When the sushi is completely rolled up, support both sides of the roll with one hand and slice it into halves with a sharp, damp knife, using a sawing motion. In class we used a Japanese chef knife but I think a serrated knife works well, too. Cut each half in half, and repeat until you have eight pieces. Our zen teacher told us if we mess up any of the sushi, we should eat it and keep going, saving the best ones for serving. As you can see there are only seven pieces of sushi in the photo above because I took his advice!


Out to dinner at Carmelita - not your ordinary pizza

We had a gift certificate to Carmelita that needed to be used, and since no one felt like cooking Friday night, we went out. I've had really good as well as not so great meals at this restaurant so I wasn't sure what to expect, but the meal was pretty terrific, and I was sorry not to have my camera with me. I won't go into the details of my asparagus appetizer or my husband's nettle soup and sweet potato gnocchi; I just want to talk about my pizza. It was topped with a puree of roasted sunchokes and truffles, with hen of the woods mushrooms, toasted pecans, roasted garlic, watercress salad and sunchoke chips. (The photo is of the half I brought home because I was stuffed.) The crust was almost like a crispy cracker and so delicious, and the toppings were amazing. I can't even begin to describe the gorgeous flavors, but on the downside it was way too oily, and my stomach was not as happy as my greedy taste buds. The next day I consumed two of the leftover pieces and felt like I'd eaten six. So yes, it was delicious, but will I order it again? Probably not.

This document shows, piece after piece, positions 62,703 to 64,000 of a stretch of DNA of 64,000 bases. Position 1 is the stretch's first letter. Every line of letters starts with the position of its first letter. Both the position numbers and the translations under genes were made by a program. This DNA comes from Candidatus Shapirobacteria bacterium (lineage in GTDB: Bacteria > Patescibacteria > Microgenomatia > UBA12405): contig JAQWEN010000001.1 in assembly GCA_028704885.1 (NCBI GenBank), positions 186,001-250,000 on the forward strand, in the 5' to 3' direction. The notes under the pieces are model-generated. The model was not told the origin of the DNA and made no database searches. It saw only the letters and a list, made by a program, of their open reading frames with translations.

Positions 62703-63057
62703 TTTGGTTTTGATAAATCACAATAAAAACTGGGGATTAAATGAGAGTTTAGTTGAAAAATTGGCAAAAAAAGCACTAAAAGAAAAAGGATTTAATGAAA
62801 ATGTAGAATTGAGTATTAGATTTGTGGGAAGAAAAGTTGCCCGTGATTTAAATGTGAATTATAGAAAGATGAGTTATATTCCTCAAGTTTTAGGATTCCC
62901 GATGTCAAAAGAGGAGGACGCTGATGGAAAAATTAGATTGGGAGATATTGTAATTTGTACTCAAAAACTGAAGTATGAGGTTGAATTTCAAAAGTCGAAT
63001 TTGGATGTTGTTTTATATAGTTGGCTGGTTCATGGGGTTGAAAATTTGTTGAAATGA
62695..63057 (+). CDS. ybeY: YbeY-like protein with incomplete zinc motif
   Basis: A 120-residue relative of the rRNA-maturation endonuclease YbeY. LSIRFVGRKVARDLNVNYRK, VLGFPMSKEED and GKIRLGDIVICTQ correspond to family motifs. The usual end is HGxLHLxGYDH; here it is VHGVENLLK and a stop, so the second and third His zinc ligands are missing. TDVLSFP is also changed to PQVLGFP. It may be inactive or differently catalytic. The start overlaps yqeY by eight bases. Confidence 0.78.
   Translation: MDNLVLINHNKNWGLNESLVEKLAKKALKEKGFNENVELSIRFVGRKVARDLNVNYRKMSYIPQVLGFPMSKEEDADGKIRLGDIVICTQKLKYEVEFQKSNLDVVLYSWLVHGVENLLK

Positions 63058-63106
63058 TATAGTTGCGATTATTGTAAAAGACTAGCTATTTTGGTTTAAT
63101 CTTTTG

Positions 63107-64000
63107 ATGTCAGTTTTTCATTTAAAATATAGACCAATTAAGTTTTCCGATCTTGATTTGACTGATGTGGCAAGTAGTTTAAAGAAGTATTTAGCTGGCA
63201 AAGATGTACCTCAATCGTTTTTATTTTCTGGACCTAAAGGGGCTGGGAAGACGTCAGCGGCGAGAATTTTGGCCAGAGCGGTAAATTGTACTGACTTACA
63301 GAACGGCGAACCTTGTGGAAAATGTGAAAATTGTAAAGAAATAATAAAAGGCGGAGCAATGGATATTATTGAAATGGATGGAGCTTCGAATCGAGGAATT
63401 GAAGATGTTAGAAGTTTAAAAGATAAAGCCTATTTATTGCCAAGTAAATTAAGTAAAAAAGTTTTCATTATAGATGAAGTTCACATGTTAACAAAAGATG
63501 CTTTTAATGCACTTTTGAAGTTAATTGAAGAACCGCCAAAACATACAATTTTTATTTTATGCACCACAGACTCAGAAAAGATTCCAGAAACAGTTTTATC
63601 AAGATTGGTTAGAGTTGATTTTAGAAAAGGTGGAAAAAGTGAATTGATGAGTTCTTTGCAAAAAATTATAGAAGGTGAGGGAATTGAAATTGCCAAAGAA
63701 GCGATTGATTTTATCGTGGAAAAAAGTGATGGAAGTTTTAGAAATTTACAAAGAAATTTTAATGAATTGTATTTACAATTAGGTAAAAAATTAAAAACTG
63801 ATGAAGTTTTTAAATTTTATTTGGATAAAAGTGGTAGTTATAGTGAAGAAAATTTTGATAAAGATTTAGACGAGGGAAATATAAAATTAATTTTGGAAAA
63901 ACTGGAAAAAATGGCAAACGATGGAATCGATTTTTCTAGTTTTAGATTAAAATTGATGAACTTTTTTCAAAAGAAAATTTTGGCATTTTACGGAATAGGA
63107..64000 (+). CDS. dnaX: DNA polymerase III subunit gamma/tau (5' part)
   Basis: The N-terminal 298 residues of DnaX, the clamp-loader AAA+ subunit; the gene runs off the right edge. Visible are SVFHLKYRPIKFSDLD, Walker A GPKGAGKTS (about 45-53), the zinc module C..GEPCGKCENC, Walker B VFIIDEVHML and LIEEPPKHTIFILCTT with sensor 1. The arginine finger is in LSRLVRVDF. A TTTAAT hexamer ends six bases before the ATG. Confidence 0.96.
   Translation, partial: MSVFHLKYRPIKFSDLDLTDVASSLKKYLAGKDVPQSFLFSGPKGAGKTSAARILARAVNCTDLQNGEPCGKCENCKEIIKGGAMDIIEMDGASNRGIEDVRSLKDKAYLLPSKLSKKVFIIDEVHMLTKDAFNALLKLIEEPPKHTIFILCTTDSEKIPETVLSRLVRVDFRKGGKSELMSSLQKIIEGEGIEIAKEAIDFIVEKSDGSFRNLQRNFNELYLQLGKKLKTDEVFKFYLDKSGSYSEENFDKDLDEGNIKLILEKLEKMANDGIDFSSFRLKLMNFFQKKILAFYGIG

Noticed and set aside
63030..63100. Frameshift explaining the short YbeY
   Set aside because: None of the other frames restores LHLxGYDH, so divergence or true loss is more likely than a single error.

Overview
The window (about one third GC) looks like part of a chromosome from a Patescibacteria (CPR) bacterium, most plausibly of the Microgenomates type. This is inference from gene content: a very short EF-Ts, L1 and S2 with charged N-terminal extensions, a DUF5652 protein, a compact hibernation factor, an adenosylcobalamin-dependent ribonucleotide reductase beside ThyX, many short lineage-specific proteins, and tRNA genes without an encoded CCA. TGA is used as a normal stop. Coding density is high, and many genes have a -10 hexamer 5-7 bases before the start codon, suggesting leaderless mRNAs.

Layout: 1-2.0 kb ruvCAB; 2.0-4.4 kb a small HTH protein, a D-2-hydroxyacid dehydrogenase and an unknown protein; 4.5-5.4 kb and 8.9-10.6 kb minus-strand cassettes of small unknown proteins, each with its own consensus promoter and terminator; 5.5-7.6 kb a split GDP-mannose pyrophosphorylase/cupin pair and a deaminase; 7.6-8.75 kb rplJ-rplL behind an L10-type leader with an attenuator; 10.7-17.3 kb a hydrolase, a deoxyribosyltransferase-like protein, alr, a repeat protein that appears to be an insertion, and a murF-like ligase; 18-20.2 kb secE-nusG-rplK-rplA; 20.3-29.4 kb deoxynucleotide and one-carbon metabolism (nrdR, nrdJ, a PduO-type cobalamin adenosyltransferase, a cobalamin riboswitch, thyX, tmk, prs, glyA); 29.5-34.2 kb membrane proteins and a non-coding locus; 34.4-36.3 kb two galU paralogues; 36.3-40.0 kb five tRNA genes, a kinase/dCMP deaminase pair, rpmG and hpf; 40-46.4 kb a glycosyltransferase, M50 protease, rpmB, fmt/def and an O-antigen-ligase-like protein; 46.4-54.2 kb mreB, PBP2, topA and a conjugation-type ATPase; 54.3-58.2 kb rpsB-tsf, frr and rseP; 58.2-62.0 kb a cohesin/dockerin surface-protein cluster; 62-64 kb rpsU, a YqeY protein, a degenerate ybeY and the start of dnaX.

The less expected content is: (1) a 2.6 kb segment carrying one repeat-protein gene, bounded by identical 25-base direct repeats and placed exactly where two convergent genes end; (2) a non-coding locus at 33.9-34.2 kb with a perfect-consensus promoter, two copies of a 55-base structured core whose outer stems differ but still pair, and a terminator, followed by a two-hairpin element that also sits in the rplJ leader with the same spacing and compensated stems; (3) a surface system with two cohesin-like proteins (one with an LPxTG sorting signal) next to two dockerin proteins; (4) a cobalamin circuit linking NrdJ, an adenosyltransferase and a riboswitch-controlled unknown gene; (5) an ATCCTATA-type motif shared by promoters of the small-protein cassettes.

Another list?
It seems my humble blog made it onto another "best" list. Yikes. Here's an excerpt from an email I received:
I just published an article on my site, 50 Best Vegan Lifestyle Blogs. I am happy to let you know that your site has been included in the article.